Field Trip: Ballard Locks

The Ballard Locks is located very near me, just over Salmon Bay an is officially named the Hiram M. Chittenden Locks.  We love exploring the city and since we moved here in August we've visited the Ballard Locks numerous times, but summer is the best when people are out on their boats and the locks really fills up.  My kids (ages 3 through 8) love this spectacle so much and i'm not going to lie I love watching it as well.  Prior to visiting the Ballard Locks I never realized just how dramatic watching locks in action can be.  

If you're new to the area or visiting I would highly recommend checking out the Ballard Locks.

The Ballard locks contains two locks, a large and a small.  The purpose of these locks are to prevent to fresh water from Lake Washington and Lake Union from mixing with the salt water of the Puget Sound.  From Wikipedia the locks work as such:

Vessels passing from the freshwater Lakes Washington and Union to Puget Sound enter the lock chamber through the open upper gates (A in the accompanying diagram). The lower gates (B) and the draining valve (D) are closed. The vessel is assisted by the lockwall attendants who assure it is tied down and ready for the chamber to be drained.[2]
Next, the upper gates (A) and the filling valve (C) are closed and the draining valve (D) is opened allowing water to drain via gravity out to Puget Sound.[2]
When the water pressure is equal on both sides of the gate, the lower gates (B) are opened, allowing the vessels to leave the lock chamber.[2]
The process is reversed for upstream locking.[2]
Image from Wikipedia
As I mentioned, during our beautiful PNW summers those locks really fill up with boats of all shapes and sizes.  The sailboats are the most beautiful, especially those with enormous masts.  My kids, as with most other kids there, are usually amazed by the sight.  When entering the locks from the Lake side the boats are on the higher end of the water and are pretty raised at viewing level so viewers get a great view of the boats and those on board.  When visiting the Locks we make sure to grab a good spot as boats are being tied up because it won't be long before the show starts.  In the diagram above you'll notice there are large gates creating various holding areas for the boats and creates the separation of water, these gates are also bridges so you're able to cross over and watch the Locks in action from either side of the chamber and to move from the larger and smaller locks.  Once the Locks are ready to rock and roll you'll here a bell ring, this is when everyone gets into position for the show.  Within minutes the water level starts to drop and right before your very eyes that chamber filled with water has now turned into a very big hole, with the water level matching that of the sound and the boats are so very low that you are literally looking over and down to catch a glimpse.  When all is set the gates open and one by one the boats file out and sail out into the sound.  It's quite amazing to see in person.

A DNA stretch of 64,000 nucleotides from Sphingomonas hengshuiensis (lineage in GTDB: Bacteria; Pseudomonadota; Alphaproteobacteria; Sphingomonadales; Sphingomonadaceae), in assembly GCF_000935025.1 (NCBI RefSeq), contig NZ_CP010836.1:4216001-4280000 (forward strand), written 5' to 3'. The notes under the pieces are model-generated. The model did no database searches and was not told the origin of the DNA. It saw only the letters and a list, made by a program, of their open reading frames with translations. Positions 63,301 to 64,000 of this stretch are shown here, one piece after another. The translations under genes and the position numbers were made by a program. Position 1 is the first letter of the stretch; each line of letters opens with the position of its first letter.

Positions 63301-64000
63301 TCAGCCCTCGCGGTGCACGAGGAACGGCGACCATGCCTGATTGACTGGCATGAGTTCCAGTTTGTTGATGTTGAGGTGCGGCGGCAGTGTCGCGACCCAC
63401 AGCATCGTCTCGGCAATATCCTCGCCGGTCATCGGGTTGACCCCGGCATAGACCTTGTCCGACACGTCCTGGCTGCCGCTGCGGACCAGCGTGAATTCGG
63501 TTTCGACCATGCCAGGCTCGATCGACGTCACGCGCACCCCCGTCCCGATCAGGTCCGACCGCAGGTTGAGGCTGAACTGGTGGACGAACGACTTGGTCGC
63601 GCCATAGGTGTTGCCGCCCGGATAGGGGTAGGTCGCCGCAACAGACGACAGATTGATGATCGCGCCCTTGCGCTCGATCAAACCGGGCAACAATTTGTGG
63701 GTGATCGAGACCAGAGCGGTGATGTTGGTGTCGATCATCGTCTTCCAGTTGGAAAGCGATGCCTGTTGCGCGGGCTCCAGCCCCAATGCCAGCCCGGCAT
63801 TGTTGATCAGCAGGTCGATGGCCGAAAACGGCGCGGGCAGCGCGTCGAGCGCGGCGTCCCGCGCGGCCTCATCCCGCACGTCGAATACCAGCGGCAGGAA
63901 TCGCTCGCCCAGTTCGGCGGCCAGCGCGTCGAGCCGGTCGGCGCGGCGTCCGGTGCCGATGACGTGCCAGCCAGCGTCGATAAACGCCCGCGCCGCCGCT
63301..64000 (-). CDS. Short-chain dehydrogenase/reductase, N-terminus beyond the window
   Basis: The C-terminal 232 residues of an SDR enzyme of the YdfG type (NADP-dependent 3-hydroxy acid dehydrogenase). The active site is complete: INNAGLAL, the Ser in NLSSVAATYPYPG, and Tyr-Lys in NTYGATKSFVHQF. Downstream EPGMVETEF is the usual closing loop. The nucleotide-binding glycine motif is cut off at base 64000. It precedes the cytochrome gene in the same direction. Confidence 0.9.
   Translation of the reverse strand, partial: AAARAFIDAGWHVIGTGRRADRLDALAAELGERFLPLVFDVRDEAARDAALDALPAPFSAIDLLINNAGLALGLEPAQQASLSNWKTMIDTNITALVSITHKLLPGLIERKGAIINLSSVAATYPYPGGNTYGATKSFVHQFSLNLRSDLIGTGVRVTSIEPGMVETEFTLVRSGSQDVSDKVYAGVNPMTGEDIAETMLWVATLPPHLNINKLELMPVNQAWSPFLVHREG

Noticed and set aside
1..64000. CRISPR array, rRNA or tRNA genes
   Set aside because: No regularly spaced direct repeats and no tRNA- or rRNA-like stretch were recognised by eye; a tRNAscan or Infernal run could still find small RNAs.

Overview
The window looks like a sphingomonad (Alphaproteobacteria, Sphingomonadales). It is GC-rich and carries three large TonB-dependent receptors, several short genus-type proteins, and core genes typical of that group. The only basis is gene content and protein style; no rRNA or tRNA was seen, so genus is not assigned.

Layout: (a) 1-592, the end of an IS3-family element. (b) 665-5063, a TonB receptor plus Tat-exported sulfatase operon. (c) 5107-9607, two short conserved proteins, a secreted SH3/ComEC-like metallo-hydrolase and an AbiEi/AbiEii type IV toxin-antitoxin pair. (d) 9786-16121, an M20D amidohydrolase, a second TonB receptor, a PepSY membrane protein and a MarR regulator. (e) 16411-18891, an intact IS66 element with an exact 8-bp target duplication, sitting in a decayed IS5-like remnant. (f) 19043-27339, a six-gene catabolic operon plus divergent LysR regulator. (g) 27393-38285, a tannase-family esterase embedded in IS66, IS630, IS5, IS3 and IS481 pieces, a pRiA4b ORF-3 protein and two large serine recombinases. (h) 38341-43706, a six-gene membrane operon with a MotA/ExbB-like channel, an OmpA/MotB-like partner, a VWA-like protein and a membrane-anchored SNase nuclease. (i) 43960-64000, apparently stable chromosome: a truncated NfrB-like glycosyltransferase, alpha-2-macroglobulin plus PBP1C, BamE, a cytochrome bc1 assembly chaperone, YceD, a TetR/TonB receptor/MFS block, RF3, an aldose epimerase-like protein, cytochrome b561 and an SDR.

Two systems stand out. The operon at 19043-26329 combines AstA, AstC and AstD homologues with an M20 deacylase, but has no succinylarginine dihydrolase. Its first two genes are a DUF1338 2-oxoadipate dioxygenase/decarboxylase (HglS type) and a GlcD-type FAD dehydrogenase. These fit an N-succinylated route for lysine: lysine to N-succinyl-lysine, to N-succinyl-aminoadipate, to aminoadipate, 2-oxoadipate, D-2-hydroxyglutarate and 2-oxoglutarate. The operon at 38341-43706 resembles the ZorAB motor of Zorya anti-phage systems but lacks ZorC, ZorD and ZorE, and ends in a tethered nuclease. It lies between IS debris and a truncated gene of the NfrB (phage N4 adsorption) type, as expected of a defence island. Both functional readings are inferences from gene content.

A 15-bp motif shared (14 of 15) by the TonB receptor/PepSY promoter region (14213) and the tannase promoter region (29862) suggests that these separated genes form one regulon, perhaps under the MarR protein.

Image from my Instagram xamberlinax

Image from 4dguides.com
Also on the grounds are the Carl English Botanical gardens.  If you're already onsite take a moment to walk around.  We love looking at all the beautiful flowers and when its a sunny day nobody minds roaming the grounds.  Another great attraction is the Fish Ladder.  You'll have to cross over the locks to get there but that's no big deal.  

Kids love the fish ladder, I think first and foremost is for the amazing silvery, wave like sculptures dotted around the grounds.  It never fails that as soon as my kids see the sculptures they start running amok, this is not unusual about 99% of the other kids are doing the exact same thing.  Running around and through them, hiding behind them and all the while the parents, me included, are trying to snap a picture of the kiddo with one or more of these amazing dr. seuss like curls.

The fish ladder is underground, dark and with seating and standing area.  If you've got a stroller with you it is stroller friendly.  There are glass panels in the wall that allows you to view the fishes swimming upstream.  If you're there during prime spawning season you'll see hundreds upon hundreds of fish swimming upstream. 
Image from Panoramio.com

The Ballard Locks is located about 15 minutes from Seattle Center.  There is ample metered parking with 4-hr meters and street parking in the surrounding area.  If you want to go a little crazy you can enter the Ballard Locks from the Magnolia side of the bay from Commodore Park.  From the park you are able to follow the path to enter the Fish Ladder and from there just walk on over to the Locks.  Like I said, I think this is a great attraction for you and your little ones and definitely if you have guests of your own.  I took my parents there and they thought it was a great.  The best part is, outside of parking, visiting the Locks, Fish Ladder and Botanical Garden is absolutely FREE!

It would also be great to note that free 1-hour guided tours are offered between March 1 through November 30.  Just pop into the Visitor Center for details.

3015 NW 54th St
Seattle, WA  98107

Grounds: 7 a.m. to 9 p.m.
Fish Ladder Viewing Room Hours: 7 a.m. to 8:45 p.m.
Visitor Center Hours: May-September: 10 a.m. to 6 p.m. open daily
October-April: 10 a.m. to 4 p.m., closed Tuesdays and Wednesdays

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